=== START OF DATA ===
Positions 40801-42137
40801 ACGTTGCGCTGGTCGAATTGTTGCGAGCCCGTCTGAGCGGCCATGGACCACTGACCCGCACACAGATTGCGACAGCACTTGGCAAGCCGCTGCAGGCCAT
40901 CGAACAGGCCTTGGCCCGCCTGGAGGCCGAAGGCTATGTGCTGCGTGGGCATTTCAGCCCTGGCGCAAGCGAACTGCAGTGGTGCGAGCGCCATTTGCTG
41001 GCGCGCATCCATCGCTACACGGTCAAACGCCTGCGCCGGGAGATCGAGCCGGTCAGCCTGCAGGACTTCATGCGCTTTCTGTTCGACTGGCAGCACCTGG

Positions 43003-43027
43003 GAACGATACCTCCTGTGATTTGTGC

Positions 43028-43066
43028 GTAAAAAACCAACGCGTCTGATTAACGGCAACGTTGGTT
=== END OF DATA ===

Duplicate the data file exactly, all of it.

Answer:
Positions 40801-42137
40801 ACGTTGCGCTGGTCGAATTGTTGCGAGCCCGTCTGAGCGGCCATGGACCACTGACCCGCACACAGATTGCGACAGCACTTGGCAAGCCGCTGCAGGCCAT
40901 CGAACAGGCCTTGGCCCGCCTGGAGGCCGAAGGCTATGTGCTGCGTGGGCATTTCAGCCCTGGCGCAAGCGAACTGCAGTGGTGCGAGCGCCATTTGCTG
41001 GCGCGCATCCATCGCTACACGGTCAAACGCCTGCGCCGGGAGATCGAGCCGGTCAGCCTGCAGGACTTCATGCGCTTTCTGTTCGACTGGCAGCACCTGG

Positions 43003-43027
43003 GAACGATACCTCCTGTGATTTGTGC

Positions 43028-43066
43028 GTAAAAAACCAACGCGTCTGATTAACGGCAACGTTGGTT